I don’t think the world could bear the brunt of Black rage. For years we have swallowed so much pain, fear, and hopelessness. Nothing exemplifies this more than Richard Wright’s 1937 essay “The Ethics of Living Jim Crow.” He recounts the multiple times he’s been assaulted, demeaned, and forced to cater to the white ego. For allegedly not addressing white men as “sir” or “mister,” he gets beaten. He watches white men assault Black women and is forced to stand by. His choice in this is to do what they want or die. Wright chooses to survive.
That’s what Black folk do best. We survive. We’ve been surviving some 400 years of chaos. While white folk live their normal lives, Black people are trying to get by in a world that once bartered our lifetimes for currency.
Meanwhile, the NYPD receives budget increases each year even as it murders unarmed Black folk across the decades, from Amadou Diallo in 1999 to Eric Garner in 2014. Redlining heavily impacted Black folks’ ability to accrue generational wealth through homeownership. When we finally earned back some of that wealth, Black Americans were disproportionately affected by the Great Recession. The United States decided to bail out the banks. We were left to our foreclosures.
In the middle of a pandemic that disproportionately impacts our communities, we are forced to beg white people to stop killing us. We’re angry it’s come to this.
But it has come to this.
Peaceful protests around the country have turned violent in response to police brutality. Protesters have been pepper-sprayed, beaten with batons, and run over with cars. The days of “turn the other cheek” are over.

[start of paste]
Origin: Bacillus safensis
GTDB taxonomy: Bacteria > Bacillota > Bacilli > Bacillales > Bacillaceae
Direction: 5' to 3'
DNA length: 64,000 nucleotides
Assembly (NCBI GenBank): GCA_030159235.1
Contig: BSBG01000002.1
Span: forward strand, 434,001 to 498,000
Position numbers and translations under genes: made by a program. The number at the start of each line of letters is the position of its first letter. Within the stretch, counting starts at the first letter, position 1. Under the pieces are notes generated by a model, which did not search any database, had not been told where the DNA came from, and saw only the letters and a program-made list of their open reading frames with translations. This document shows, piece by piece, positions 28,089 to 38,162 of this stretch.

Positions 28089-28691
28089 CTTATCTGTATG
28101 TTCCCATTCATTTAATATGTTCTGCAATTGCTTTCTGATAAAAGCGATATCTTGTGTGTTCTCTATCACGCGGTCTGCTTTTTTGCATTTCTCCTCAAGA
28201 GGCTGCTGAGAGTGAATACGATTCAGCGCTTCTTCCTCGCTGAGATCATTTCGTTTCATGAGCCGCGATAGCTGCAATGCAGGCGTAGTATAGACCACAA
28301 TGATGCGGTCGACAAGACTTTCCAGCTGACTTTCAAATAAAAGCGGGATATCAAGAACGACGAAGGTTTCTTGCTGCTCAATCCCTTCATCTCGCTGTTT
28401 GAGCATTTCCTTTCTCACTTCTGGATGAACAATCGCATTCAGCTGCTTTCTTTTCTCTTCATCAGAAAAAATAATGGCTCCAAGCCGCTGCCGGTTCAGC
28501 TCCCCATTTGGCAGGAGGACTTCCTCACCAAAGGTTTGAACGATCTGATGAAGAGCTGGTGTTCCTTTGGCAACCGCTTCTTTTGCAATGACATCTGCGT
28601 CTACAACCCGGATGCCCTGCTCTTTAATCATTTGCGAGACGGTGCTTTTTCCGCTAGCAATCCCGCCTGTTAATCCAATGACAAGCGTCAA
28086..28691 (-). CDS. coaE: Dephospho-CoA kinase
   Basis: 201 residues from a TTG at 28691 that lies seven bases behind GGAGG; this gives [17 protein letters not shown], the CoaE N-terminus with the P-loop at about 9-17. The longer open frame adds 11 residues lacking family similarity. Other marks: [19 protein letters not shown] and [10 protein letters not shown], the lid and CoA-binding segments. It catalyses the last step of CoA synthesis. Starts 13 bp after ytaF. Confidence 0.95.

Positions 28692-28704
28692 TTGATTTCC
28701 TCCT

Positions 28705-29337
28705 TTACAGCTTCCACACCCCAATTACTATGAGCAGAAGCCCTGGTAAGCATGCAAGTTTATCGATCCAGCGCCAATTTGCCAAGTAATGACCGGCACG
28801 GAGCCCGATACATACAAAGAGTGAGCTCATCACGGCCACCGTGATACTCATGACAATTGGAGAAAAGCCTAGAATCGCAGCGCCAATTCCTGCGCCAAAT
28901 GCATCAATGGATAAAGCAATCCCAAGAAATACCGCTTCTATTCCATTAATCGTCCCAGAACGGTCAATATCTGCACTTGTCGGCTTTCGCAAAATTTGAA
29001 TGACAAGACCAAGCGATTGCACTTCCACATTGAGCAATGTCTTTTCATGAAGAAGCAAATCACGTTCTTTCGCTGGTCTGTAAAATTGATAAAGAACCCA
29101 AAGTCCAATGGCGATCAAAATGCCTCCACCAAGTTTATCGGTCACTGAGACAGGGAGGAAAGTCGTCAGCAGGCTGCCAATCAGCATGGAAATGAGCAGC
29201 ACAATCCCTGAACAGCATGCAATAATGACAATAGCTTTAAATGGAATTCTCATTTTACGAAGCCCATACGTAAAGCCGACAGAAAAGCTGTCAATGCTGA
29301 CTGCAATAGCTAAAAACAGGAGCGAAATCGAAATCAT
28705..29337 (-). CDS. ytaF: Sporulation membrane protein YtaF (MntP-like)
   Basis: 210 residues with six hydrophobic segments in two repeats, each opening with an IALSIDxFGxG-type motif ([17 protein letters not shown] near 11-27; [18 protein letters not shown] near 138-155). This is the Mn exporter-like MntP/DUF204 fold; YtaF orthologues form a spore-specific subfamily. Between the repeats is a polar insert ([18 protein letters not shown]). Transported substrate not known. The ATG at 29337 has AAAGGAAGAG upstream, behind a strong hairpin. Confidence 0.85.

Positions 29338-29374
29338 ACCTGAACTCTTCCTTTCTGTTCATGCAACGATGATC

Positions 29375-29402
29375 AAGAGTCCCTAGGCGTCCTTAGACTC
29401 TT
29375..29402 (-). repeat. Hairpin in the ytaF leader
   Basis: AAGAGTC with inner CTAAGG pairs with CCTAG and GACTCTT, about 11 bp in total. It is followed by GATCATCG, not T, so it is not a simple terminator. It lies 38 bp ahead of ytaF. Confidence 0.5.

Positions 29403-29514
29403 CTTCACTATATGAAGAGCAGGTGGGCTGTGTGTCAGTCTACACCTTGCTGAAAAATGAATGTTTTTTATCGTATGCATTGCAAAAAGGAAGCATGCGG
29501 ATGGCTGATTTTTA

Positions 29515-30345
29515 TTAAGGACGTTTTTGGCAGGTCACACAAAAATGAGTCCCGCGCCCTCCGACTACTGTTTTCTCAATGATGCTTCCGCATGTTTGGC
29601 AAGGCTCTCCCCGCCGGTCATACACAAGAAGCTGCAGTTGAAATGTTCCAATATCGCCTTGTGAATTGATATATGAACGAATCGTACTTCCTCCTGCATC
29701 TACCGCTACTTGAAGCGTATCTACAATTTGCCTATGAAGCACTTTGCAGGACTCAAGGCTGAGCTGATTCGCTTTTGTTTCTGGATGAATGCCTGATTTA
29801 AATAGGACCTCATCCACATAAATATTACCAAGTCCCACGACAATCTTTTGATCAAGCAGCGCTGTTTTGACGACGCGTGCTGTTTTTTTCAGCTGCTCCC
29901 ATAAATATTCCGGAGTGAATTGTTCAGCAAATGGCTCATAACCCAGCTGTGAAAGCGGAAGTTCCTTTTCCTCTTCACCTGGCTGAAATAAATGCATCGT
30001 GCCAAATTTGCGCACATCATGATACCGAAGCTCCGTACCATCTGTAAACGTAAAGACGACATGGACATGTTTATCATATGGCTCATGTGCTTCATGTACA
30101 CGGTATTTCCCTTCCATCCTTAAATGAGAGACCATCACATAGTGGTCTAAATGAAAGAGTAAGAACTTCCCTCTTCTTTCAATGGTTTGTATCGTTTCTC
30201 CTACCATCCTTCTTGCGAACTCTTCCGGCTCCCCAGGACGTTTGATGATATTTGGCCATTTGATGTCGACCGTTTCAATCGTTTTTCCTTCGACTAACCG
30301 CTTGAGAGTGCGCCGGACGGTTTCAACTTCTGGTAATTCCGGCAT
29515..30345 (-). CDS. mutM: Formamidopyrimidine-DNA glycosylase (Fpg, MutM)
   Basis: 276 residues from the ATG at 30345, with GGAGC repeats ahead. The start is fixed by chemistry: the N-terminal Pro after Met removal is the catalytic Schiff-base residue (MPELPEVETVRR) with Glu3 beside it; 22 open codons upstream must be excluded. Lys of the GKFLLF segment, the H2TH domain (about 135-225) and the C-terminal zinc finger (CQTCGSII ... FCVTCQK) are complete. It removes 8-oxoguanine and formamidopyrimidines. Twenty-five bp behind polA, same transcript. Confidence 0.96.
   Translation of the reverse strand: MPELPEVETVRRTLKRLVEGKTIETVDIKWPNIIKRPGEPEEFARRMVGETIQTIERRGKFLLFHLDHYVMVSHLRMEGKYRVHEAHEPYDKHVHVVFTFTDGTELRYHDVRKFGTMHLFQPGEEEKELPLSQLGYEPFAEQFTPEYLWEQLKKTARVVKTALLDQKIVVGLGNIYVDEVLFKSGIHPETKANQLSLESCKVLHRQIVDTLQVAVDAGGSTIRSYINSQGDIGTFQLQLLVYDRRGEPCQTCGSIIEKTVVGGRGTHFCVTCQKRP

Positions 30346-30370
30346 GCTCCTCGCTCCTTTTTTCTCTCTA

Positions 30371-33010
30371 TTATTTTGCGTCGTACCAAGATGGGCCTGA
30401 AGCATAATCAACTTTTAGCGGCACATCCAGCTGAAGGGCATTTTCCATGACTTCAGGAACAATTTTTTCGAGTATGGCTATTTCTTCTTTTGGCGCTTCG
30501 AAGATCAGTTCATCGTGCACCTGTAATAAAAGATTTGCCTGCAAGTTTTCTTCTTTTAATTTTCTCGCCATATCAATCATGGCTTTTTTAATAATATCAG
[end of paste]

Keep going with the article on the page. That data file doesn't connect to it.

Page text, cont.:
Now we are tossing back canisters of tear gas toward those sworn to protect and serve. We are taking back our streets. “Black-owned business” is spray-painted on boarded-up storefronts, a prayer of protection from property destruction. Even the president felt the rage coming for him and retreated to his bunker when the protests were nearly at his door.
America has always been a powder keg. Now, it’s exploded into a rage room. This time, though, Black people are ready to tear it all down. Maybe that’s what it takes for a country to stop killing us.
Anger is an emotion that prepares us for action or conflict. It is one of the emotions triggered in a “fight or flight” situation. However, anger can be destructive when mismanaged or suppressed.
Sidelining anger has side effects. It makes chronic pain more intense. It raises your blood pressure and your heart rate, symptoms Black folks experience significantly more of, especially when living in a constant state of survival mode. It’s no wonder we experience increased risk for cardiovascular disease, diabetes, and high blood pressure. Constantly triggering this adrenaline reflex wears down the body.
And when you compound the racial wealth gap and socioeconomic differences, it’s hard to see how we can get ahead.
As children, we are more often faced with disciplinary action in school. Black girls are often adultified as early as age 5 and are pressured by adults to become more passive. As adults in the workforce, we’re required to suppress our emotions or perform excessive niceness in order to succeed. We live with this frustration and eventually see the physical manifestation of it in our health.
But anger does have health benefits when properly addressed. Anger is the emotion that teaches us to advocate for ourselves. And yet Black people lose, socially, when it comes to suppressing rage. Say we do try to pull ourselves up by our bootstraps (a myth) like the world tells us to. If we manage to, whether through advocating or standing up for ourselves, we’re suddenly seen as aggressive — a perception that can be deadly.
While expressing emotions is often discouraged for men of all races, anger is one of the few that are permitted. For white men, anger gets sh*t done. It displays power. But for Black men especially, it is a line they must navigate very carefully.